The Investigatory Powers Commissioner is under a duty to keep under review the definition of a relevant error, so will no doubt raise concerns if they feel that the definition is incorrect. The commissioner’s reports under Clause 210 may include recommendations. They do not, therefore, need to be put under a duty to make recommendations, as Amendment 191J would achieve, if the definition of relevant error is working as intended and there is nothing to recommend.
Clause 207(3) states that a breach of a person’s convention rights is not necessarily a serious error. The noble Baroness, Lady Hamwee, observed that any breach of convention rights is a matter about which we should be very careful. I do not disagree with that. She asked how subsection (3) would affect the privacy provision in Clause 2. It would in no way weaken that clause, I suggest. As for Clause 207(3), which addresses the wording of Article 8, as the noble Baroness, Lady Hamwee, observed, Article 8 refers to proceedings that are in accordance with law, and therefore the provision is there in Clause 207(3). Subsection (3) really brings about only a factual clarification. The test for whether an error is serious is whether it has caused significant prejudice or harm to the person concerned. It follows that a breach of a person’s convention rights is not necessarily, or per se, a serious error. It may well be, for the reasons already outlined, but a technical breach that does not cause harm or prejudice may not be sufficiently serious for it to be necessary to inform the person.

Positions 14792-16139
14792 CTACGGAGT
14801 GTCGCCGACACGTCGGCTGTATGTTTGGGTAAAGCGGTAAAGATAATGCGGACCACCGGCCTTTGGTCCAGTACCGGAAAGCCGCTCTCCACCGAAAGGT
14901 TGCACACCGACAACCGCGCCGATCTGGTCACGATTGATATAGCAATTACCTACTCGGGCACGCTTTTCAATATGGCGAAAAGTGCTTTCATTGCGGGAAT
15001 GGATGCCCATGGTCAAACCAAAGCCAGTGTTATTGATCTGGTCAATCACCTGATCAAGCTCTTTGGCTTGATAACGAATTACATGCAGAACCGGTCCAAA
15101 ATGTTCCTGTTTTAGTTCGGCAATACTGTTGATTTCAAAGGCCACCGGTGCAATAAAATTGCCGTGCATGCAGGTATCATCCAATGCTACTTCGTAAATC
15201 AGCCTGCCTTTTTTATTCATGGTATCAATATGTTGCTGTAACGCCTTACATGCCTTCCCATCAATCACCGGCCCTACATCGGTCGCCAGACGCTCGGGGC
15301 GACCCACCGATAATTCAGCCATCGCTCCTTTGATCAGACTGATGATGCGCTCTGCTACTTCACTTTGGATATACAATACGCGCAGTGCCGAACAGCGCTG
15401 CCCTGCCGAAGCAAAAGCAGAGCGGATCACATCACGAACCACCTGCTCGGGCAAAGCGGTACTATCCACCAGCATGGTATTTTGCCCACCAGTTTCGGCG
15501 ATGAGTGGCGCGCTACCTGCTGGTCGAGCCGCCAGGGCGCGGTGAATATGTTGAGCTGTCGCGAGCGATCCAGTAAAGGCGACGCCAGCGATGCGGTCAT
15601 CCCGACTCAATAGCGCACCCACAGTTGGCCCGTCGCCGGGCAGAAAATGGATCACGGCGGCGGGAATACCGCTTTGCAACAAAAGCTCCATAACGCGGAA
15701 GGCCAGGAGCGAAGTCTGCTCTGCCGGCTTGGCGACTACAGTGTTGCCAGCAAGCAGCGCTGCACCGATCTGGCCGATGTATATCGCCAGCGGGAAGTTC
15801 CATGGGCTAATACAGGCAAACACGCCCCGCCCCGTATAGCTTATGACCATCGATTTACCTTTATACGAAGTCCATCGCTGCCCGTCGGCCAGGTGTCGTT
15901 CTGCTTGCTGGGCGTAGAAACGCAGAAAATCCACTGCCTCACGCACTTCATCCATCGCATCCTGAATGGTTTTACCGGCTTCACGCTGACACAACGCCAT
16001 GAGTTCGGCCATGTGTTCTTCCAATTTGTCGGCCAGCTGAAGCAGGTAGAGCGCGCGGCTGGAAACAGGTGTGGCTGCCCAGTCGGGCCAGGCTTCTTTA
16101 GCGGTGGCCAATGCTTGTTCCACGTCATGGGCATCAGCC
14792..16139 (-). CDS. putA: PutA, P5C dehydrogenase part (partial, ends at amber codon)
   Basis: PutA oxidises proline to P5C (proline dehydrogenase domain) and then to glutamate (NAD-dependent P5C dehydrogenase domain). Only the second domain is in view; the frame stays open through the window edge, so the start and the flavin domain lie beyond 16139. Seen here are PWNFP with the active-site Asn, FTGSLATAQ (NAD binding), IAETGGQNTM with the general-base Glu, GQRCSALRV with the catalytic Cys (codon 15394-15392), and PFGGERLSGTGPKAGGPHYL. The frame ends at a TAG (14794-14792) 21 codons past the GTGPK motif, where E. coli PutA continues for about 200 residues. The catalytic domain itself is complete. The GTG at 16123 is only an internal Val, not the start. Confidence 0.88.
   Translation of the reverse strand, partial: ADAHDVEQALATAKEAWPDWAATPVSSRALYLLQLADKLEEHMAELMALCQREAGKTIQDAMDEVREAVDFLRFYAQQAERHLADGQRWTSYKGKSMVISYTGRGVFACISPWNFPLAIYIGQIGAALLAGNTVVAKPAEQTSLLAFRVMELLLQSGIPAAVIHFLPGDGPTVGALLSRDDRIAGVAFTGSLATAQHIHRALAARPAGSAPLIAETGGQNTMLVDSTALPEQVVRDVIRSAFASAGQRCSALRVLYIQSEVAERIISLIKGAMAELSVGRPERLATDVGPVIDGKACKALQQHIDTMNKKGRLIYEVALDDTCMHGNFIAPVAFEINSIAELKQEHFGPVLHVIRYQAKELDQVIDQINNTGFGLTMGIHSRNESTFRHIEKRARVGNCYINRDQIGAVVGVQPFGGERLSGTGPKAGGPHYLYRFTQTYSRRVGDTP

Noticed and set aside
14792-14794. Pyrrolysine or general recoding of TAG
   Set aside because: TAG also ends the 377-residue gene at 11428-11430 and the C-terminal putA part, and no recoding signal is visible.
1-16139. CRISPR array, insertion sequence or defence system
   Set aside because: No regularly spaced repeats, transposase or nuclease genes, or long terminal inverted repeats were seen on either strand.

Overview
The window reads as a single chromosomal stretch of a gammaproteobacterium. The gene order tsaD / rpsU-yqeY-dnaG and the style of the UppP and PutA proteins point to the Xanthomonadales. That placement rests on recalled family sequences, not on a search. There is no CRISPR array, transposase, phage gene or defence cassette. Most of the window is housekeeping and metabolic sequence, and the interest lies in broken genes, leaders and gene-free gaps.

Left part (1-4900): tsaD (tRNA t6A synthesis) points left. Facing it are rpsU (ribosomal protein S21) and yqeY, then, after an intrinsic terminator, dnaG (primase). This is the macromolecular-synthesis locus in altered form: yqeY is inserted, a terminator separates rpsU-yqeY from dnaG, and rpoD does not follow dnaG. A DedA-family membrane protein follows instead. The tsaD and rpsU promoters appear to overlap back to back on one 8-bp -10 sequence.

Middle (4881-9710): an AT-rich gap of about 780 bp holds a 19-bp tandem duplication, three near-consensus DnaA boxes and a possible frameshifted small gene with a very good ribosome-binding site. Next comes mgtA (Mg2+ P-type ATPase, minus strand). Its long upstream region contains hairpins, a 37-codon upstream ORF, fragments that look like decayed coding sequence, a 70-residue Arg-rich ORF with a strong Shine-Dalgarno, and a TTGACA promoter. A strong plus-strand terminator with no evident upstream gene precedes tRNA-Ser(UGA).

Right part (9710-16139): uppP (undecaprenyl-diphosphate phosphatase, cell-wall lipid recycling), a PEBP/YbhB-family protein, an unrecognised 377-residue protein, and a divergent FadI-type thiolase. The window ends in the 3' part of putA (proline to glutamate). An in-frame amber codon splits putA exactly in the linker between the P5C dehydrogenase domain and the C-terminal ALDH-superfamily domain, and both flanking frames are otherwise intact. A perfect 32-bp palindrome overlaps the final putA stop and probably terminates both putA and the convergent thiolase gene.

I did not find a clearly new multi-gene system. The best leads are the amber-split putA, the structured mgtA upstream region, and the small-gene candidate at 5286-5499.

One of the amendments seeks to require notification where the error has not caused serious harm or prejudice but may do so in the future. Given the difficult balance that has to be struck here, it is not necessary or appropriate for persons to be informed when the error has not caused them harm or prejudice but may do so in the future. We also consider that this would place the commissioner in the difficult position of speculating. Of course, we would expect the commissioner to keep under review the circumstances related to such an error. If harm was then caused to the person, the commissioner may then decide it is necessary to notify that person.
There will be transparency about this process. Clause 207(8) means that each year the commissioner has to publish the statistics of his or her decision-making. They have to publish the number of errors that they are aware of, which proportion of these they consider to be serious, and then what proportion of those errors were so serious that the public interest was best served by an individual being informed. This provision will ensure that the information will be in the public domain and that the IPC’s approach to errors will be subject to significant scrutiny.